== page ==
Humans and other mammals have two sorts of fatty tissue ¬- white and brown. The white fat tissue is what is usually regarded as 'fat,' the kind many people feel they have too much of. The brown tissue, on the other hand, is a fatty tissue whose job is to burn fat, so that the energy is converted to heat either to keep us (as newborns) warm, or to balance an excessive energy intake.
"This is an answer to many years of discussion in the field, where two views have been put forward: that the cells can have two different fates, brown or white, or that they were predetermined to be one or the other, as this study now shows. An additional and highly unexpected finding was that it could be demonstrated that the very young cells that were to become brown fat cells had characteristics similar to those of young muscle cells," says Barbara Cannon, professor of physiology at the Wenner-Gren Institute, Stockholm University.
The discovery explains to some extent the property that primarily distinguishes brown fat from white fat, namely, its ability to use energy, which is something a muscle cell does in order to work.
Since there is an interest in being able to make use of the potential of brown fat to burn fat and thereby to perhaps help make fat people slim or primarily to counteract the development of obesity in the first place, this discovery is not only of significance in terms of our basic understanding of cell development.
"Our findings do not exclude the possibility of influencing young cells to develop in one direction or the other. It also seems as if there are dormant brown fat cells within the body that could be stimulated to develop and become active, fat-burning cells. Normally adult humans are seen as having rather little brown fat tissue, but new studies using new technologies are starting to challenge this view. We see new potential for understanding the mechanisms that make cells develop into different tissues. And new knowledge always paves the way for new possibilities," says Barbara Cannon.For further information:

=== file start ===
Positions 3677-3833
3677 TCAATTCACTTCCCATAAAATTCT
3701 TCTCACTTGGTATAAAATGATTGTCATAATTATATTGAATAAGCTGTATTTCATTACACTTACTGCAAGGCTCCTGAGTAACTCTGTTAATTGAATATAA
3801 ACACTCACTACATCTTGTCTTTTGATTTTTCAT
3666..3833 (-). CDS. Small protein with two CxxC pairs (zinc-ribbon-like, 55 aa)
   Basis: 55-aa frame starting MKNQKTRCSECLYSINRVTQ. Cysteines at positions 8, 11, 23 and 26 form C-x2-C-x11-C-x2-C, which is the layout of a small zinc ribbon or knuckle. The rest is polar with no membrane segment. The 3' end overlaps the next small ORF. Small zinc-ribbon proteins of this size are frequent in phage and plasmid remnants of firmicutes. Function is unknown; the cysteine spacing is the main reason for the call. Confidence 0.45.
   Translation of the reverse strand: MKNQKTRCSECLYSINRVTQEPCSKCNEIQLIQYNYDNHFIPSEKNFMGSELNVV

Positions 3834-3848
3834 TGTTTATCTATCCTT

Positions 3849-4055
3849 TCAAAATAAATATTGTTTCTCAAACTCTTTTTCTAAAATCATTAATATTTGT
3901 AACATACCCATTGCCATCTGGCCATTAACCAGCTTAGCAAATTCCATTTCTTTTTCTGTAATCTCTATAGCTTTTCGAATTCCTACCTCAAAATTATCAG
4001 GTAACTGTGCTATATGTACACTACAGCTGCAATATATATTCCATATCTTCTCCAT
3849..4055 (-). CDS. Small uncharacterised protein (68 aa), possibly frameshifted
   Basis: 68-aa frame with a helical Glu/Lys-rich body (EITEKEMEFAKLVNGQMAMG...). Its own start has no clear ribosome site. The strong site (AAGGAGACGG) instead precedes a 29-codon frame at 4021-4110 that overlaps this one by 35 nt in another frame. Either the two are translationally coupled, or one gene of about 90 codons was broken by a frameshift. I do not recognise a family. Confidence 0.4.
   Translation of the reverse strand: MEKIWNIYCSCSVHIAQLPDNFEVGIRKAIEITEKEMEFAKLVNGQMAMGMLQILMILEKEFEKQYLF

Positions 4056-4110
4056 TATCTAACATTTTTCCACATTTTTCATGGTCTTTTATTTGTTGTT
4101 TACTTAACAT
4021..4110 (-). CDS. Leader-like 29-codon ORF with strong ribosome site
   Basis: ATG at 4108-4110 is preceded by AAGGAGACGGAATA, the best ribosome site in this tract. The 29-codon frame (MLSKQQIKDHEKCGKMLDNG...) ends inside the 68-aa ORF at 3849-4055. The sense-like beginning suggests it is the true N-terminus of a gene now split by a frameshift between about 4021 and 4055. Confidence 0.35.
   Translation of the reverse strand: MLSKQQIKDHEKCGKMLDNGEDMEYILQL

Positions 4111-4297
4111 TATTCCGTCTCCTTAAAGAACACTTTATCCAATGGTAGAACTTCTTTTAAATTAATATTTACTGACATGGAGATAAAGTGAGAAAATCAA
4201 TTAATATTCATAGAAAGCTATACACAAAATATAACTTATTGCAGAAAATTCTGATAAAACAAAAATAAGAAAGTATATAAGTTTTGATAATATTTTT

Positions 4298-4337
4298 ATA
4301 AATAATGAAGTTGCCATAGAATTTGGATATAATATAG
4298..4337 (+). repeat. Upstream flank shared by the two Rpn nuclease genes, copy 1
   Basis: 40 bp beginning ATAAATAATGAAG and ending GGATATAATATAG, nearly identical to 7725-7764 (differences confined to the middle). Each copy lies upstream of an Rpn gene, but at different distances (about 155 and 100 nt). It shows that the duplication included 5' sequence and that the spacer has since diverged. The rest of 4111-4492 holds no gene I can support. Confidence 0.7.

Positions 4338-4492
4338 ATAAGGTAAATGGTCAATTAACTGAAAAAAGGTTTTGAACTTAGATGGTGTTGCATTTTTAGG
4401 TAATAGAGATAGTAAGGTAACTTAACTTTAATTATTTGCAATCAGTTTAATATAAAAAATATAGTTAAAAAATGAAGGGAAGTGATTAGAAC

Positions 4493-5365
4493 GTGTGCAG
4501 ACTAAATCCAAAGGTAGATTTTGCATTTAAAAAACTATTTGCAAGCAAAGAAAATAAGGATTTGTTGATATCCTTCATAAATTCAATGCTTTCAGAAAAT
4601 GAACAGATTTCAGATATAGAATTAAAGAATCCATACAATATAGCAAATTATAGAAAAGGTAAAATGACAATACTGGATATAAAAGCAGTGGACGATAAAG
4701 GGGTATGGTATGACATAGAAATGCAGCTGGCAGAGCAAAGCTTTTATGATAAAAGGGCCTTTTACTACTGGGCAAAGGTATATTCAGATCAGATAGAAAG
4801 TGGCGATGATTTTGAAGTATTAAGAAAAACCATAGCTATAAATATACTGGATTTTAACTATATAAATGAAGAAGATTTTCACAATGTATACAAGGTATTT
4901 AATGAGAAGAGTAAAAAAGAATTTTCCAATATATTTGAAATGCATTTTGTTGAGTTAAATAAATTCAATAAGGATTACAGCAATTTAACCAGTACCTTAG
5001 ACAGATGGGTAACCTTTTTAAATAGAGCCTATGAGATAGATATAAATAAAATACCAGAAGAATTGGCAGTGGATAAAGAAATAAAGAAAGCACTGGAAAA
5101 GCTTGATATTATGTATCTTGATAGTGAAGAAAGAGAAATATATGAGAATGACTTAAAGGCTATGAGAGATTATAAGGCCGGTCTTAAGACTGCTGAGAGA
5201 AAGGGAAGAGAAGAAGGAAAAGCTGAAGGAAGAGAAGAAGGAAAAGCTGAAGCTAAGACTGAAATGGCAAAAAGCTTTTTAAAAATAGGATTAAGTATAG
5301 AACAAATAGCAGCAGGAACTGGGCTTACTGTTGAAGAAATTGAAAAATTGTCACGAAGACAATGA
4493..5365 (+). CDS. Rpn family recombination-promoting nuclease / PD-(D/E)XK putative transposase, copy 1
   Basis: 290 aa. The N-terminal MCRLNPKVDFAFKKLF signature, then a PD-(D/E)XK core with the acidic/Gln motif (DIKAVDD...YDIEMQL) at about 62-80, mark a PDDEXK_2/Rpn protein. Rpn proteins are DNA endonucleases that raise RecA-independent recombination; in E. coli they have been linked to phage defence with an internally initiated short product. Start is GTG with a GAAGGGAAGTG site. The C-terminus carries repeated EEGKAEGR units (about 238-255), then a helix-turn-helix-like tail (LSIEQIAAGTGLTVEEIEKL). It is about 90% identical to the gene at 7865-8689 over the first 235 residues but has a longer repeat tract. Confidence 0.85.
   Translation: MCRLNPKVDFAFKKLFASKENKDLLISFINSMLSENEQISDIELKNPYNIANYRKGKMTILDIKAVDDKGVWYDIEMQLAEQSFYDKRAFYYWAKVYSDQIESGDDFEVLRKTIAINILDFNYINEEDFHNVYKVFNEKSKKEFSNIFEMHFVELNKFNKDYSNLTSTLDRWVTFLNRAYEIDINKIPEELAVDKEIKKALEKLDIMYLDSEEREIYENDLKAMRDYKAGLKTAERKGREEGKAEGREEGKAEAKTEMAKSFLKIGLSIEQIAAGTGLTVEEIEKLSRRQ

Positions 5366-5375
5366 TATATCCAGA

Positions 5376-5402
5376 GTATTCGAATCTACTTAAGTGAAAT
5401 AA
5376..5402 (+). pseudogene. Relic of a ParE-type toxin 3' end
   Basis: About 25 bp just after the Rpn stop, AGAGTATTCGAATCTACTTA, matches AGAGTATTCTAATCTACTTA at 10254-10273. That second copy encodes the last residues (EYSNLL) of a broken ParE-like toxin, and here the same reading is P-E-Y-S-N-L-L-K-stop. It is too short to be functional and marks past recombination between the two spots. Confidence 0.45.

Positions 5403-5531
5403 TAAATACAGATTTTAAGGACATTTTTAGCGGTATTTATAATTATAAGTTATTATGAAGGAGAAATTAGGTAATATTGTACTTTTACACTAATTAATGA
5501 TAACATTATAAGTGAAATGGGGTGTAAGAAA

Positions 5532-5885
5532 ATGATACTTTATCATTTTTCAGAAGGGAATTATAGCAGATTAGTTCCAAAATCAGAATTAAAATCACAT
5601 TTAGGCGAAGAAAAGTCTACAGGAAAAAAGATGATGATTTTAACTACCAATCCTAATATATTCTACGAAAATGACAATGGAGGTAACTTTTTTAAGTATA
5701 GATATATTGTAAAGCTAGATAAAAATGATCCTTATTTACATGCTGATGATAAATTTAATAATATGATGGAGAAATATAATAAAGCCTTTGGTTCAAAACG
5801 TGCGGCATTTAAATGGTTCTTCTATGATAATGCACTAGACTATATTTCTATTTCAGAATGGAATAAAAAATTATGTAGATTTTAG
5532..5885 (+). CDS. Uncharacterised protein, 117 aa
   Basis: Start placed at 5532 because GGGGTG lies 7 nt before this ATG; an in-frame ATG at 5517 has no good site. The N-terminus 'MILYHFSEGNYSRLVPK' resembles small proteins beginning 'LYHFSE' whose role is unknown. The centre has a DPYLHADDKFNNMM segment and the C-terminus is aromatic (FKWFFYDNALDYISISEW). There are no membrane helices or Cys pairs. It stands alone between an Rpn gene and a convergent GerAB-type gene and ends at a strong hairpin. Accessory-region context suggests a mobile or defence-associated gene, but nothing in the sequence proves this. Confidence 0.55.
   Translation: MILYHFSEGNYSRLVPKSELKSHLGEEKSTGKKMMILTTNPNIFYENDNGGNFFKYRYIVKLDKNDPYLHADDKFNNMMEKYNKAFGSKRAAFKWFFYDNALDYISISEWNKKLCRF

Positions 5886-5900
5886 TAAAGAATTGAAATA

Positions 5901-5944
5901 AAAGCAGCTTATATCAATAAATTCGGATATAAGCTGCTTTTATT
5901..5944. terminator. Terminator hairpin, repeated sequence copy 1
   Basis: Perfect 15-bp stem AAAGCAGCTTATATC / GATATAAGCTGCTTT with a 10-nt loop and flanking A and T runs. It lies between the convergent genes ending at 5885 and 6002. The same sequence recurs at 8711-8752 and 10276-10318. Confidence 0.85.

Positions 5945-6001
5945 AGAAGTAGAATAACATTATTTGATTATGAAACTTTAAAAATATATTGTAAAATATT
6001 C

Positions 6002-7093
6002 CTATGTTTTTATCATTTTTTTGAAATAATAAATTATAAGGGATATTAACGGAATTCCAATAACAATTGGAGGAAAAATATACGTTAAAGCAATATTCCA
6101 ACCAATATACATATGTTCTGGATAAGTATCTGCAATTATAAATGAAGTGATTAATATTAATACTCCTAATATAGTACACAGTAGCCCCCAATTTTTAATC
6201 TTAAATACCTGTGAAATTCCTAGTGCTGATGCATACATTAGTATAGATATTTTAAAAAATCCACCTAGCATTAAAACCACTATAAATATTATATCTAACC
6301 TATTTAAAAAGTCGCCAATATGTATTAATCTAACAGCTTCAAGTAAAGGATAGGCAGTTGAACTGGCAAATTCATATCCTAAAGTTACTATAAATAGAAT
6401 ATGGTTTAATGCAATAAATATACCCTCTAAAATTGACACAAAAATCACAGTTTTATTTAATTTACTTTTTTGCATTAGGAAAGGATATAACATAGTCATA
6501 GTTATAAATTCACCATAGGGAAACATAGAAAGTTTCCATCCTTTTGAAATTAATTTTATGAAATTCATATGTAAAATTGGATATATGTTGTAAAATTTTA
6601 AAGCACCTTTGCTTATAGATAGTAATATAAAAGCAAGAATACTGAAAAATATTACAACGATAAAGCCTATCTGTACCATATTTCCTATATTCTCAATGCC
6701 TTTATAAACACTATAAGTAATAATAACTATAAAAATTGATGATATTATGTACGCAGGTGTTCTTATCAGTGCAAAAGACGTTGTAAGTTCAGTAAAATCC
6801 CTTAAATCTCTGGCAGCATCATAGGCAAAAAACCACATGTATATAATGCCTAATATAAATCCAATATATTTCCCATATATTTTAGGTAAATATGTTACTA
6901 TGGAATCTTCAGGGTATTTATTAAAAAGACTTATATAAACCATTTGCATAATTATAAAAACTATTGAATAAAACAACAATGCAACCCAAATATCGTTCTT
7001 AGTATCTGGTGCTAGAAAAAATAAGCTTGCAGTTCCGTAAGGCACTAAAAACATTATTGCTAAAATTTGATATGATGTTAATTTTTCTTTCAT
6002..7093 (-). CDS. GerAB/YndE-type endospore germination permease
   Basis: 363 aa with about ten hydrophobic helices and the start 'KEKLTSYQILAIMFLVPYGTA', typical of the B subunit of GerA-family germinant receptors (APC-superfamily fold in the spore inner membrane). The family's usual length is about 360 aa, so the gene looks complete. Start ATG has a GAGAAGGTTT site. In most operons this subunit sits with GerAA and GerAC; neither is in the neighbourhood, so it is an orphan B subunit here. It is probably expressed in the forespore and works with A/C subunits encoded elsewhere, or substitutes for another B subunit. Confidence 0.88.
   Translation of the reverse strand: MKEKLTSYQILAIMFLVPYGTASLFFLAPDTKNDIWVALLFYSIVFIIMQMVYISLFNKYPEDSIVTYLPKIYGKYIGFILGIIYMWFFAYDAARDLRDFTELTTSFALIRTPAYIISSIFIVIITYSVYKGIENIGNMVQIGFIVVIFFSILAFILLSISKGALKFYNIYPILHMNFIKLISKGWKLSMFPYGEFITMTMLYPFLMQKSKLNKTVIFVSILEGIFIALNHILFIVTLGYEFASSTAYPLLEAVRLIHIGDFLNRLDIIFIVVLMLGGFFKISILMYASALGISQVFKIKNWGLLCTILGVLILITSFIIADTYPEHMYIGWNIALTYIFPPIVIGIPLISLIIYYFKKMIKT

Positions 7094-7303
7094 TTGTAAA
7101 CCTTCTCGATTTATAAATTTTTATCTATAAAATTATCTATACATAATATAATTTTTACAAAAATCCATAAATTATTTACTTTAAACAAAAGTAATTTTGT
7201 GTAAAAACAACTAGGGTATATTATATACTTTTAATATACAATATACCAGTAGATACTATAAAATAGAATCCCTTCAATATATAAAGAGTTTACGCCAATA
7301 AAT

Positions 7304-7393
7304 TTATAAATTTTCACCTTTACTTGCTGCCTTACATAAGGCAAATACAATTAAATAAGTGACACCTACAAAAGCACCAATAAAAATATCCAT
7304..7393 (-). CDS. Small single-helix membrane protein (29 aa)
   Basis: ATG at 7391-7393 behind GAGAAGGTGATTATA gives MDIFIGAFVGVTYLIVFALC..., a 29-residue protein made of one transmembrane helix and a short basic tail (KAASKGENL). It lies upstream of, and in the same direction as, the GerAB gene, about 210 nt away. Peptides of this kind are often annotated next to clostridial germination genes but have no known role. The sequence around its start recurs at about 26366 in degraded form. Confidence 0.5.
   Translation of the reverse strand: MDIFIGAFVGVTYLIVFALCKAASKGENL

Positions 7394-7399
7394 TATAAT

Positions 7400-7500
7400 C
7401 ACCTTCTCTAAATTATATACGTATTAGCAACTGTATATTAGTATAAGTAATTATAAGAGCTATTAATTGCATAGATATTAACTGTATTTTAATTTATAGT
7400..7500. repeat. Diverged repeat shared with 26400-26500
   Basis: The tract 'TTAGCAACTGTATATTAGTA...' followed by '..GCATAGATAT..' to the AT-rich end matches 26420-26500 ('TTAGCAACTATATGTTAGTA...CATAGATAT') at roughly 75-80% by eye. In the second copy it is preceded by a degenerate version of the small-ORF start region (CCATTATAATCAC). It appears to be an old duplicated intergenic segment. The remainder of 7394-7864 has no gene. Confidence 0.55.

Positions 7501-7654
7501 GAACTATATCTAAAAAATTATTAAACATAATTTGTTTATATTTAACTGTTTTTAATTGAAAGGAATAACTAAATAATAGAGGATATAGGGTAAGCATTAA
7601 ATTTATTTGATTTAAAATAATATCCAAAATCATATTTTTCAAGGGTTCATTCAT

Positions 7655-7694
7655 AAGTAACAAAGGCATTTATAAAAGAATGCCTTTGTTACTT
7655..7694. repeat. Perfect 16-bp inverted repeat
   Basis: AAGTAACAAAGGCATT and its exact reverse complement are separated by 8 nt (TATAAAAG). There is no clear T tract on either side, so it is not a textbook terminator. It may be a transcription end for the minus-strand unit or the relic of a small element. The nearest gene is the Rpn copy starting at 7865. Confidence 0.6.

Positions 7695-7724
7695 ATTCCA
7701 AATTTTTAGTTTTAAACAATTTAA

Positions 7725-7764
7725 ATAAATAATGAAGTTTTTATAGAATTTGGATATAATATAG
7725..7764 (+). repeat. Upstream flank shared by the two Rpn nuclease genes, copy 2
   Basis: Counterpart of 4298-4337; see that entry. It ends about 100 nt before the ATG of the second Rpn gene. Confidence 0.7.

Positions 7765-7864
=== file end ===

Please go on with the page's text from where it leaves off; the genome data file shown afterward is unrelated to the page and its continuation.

James A. Timmons, professor of exercise biology, Heriot Watt University, phone: +44 (0)131 451 4193; cell phone: +44 (0)7833992862; e-mail: J.Timmons@hw.ac.uk
Maria Sandqvist | idw
More genes are active in high-performance maize
19.01.2018 | Rheinische Friedrich-Wilhelms-Universität Bonn
How plants see light
19.01.2018 | Albert-Ludwigs-Universität Freiburg im Breisgau
On the way to an intelligent laboratory, physicists from Innsbruck and Vienna present an artificial agent that autonomously designs quantum experiments. In initial experiments, the system has independently (re)discovered experimental techniques that are nowadays standard in modern quantum optical laboratories. This shows how machines could play a more creative role in research in the future.
We carry smartphones in our pockets, the streets are dotted with semi-autonomous cars, but in the research laboratory experiments are still being designed by...
What enables electrons to be transferred swiftly, for example during photosynthesis? An interdisciplinary team of researchers has worked out the details of how...
For the first time, scientists have precisely measured the effective electrical charge of a single molecule in solution. This fundamental insight of an SNSF Professor could also pave the way for future medical diagnostics.
Electrical charge is one of the key properties that allows molecules to interact. Life itself depends on this phenomenon: many biological processes involve...
At the JEC World Composite Show in Paris in March 2018, the Fraunhofer Institute for Laser Technology ILT will be focusing on the latest trends and innovations in laser machining of composites. Among other things, researchers at the booth shared with the Aachen Center for Integrative Lightweight Production (AZL) will demonstrate how lasers can be used for joining, structuring, cutting and drilling composite materials.
No other industry has attracted as much public attention to composite materials as the automotive industry, which along with the aerospace industry is a driver...
Scientists at Tokyo Institute of Technology (Tokyo Tech) and Tohoku University have developed high-quality GFO epitaxial films and systematically investigated their ferroelectric and ferromagnetic properties. They also demonstrated the room-temperature magnetocapacitance effects of these GFO thin films.
Multiferroic materials show magnetically driven ferroelectricity. They are attracting increasing attention because of their fascinating properties such as...
08.01.2018 | Event News
11.12.2017 | Event News
08.12.2017 | Event News
19.01.2018 | Materials Sciences
19.01.2018 | Health and Medicine
19.01.2018 | Physics and Astronomy